The Offshore Patriots


Alexander Makhonov

Deputy Minister of Internal Affairs

Offshore Company


In May 2012, Makhonov acquired 50 percent of Nortwest Management. This company was effectively the first ‘Russian doll’ or Matryoshka in what became an extensive offshore network, concealing his other companies.

What’s interesting?

According to the anti-corruption law, as a government official Makhonov is not permitted to engage in any business activity or possess foreign financial instruments, including shares. However, the law prohibiting foreign assets was enacted in 2013, a year after Makhonov became half-owner of Nortwest Management. Nonetheless, the Mossack Fonseca data shows that Makhonov retained his shares after going to work for the Ministry of Internal Affairs (MIA). Makhonov joined the MIA in November 2012 as the chief of the Department for Information Technologies, Communication and Information Security. Prior to this, he was in charge of Elektronnaya Moskva, a state-owned company created by Moscow authorities to enlarge the IT and information infrastructure sectors in the city and government. In 2015 Makhonov was promoted by Russian Federation President Vladimir Putin to Deputy Minister of Internal Affairs.

Makhonov effectively serves as the main vetting agent for ministry employees: for instance, he heads the employee certification commission, as well as the commission for compliance with professional performance requirements that oversees the ministry’s employees.

Yet in May 2012, just a few months before joining MIA, Makhonov and his business partner Dmitry Karyakin founded Nortwest Management, a parent company to a complex offshore network that stretches from London to Riga and Moscow.

Through his offshores, Makhonov held shares in London-based Nemo Telecom, managed by his partner Karyakin. Nemo Telecom is behind Nemo TV, an online TV streaming service, which began to grow in 2012 at the same time Makhonov became half-owner of Nortwest Management. Today, Nemo TV is available on Smart TV platforms, as well as Android and iOS devices in 12 countries, with more than 800,000 subscribers. A joint advertising campaign heavily contributed to the fast and successful growth of the project. It was supported by one of the largest home appliances manufacturers, Samsung, who, with the purchase of their Smart TVs, offered a free three-month Nemo TV subscription with 100 channels available to browse. (Nemo TV offers access to more than 170 channels, 5,000 movies, along with archives of past TV programs and world TV show premieres.) Recently, the service became available on LG Smart TVs. Nemo TV’s website says its services are provided by a Latvian subsidiary of the London-based Nemo Telecom, while subscription payments are managed by an outside agent, the Russian company Digital Commerce. Its beneficiary (through one Russian and four offshore companies) is Nortwest Management. Both the Latvian subsidiary of Nemo Telecom, and the Russian company Digital Commerce, also appear to manage subscription and fee payments on the popular online streaming service Amediateka. In an interview with RBK+, one of the founders of Nemo TV, Matvey Otroshenko, stated that Amediateka is built into the Nemo TV platform, which provides exclusive Hollywood films and TV shows.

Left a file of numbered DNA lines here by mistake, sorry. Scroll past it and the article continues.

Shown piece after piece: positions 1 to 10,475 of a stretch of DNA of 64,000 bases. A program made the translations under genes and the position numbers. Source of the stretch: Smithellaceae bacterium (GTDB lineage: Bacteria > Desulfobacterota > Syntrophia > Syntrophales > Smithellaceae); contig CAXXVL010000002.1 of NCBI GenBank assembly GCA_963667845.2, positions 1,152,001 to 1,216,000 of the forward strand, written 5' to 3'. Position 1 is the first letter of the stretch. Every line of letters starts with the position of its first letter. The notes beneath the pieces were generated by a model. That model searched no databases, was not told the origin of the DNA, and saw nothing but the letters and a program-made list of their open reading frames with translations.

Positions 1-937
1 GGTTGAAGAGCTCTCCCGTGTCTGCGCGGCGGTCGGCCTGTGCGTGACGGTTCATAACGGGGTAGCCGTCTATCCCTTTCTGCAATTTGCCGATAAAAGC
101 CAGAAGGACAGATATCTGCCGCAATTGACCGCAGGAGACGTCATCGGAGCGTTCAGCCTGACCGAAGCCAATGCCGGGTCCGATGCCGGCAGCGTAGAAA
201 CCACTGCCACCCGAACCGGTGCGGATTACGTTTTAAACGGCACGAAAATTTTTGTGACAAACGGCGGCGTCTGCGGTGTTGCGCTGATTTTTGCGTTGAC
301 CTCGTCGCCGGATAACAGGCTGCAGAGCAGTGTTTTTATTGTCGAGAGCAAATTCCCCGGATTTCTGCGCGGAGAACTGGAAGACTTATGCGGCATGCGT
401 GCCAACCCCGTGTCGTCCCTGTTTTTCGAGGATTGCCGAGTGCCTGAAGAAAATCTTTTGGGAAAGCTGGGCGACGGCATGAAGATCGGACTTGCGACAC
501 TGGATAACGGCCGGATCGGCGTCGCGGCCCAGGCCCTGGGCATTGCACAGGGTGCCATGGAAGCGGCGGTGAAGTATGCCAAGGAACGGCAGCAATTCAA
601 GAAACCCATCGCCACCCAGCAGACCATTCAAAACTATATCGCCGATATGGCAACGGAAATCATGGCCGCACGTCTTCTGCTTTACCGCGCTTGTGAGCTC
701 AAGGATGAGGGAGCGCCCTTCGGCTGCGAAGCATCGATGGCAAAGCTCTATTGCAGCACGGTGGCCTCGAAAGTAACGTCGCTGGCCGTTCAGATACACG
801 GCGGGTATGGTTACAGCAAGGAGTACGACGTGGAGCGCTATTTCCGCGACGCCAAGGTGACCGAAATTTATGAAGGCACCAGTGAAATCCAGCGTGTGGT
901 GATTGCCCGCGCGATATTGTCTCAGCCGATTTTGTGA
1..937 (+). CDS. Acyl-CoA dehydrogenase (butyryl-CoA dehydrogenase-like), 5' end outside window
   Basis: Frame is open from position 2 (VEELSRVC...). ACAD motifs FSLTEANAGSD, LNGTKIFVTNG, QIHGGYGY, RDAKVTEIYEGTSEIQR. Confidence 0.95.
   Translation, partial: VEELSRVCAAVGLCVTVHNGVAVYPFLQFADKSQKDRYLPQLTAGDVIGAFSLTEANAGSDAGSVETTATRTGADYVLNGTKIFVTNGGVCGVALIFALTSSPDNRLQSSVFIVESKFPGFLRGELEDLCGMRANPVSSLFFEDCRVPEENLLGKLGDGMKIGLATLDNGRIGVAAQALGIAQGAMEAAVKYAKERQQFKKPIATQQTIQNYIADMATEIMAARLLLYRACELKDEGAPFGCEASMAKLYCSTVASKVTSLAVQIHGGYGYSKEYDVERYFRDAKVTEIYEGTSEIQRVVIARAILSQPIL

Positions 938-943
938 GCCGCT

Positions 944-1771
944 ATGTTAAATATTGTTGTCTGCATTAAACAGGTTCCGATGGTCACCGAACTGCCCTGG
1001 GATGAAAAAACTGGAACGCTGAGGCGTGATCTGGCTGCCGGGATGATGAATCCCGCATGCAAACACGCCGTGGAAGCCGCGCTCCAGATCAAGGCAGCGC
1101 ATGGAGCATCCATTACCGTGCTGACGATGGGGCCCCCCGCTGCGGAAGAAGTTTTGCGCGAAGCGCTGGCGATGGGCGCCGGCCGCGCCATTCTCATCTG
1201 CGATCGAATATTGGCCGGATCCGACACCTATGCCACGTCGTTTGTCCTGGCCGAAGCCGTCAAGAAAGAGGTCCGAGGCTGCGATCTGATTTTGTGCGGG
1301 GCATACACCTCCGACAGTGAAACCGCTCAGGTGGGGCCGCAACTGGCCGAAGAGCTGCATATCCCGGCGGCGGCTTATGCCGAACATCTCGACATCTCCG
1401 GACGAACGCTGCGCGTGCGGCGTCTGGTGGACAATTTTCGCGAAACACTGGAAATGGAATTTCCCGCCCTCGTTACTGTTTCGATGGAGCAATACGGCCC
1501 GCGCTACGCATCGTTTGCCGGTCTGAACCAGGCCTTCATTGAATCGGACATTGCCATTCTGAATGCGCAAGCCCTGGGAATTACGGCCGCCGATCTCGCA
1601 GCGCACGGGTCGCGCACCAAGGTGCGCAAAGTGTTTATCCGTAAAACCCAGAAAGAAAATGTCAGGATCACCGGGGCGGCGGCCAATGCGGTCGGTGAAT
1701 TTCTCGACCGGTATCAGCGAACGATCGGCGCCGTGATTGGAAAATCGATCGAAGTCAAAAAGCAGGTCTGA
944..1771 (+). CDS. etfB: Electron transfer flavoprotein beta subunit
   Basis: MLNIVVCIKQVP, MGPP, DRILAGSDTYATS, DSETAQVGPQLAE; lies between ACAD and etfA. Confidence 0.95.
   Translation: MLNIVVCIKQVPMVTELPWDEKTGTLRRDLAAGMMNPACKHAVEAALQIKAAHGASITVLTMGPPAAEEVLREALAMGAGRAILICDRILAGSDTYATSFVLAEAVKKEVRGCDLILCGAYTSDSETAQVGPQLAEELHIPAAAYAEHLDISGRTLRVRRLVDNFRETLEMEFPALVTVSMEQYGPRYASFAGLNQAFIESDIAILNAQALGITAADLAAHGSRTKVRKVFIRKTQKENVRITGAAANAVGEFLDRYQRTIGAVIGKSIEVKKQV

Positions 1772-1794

The Nemo TV platform can also be accessed with Nemo Box HD, a detachable TV device that streams content to any TV. The device is distributed in Russia by N Trading, whose beneficial owner is – Nortwest Management.

Otroshenko estimated in a media interview that Nemo TV attracted US$ 20 million in startup investment. Some of the investors can be tracked in the Mossack Fonseca database. For example, in 2013, the company New Media Platform Management belonging to that same Nortwest Management received a €7 million loan from Corkhill Investments Ltd., another BVI-registered firm. Novaya Gazeta was not able to confirm who owns Corkhill Investments. According to a statement released by Otroshenko, Nemo TV was planning to ask investors for another round of funding – about an additional US$ 30 million last year.

No documents in the Mossack Fonseca database show a change in ownership in Nortwest Management after May 2012 when the company was registered. Mossack Fonseca email records contain a screenshot from the internal database of a registered agent, showing the computer desktop’s date as Aug. 13, 2013. The screenshot reveals a list of directors and shareholders of Nortwest Management Inc. and shows Makhonov as owning half of the company’s shares. At the time Makhonov was already working for the Ministry of Internal Affairs.

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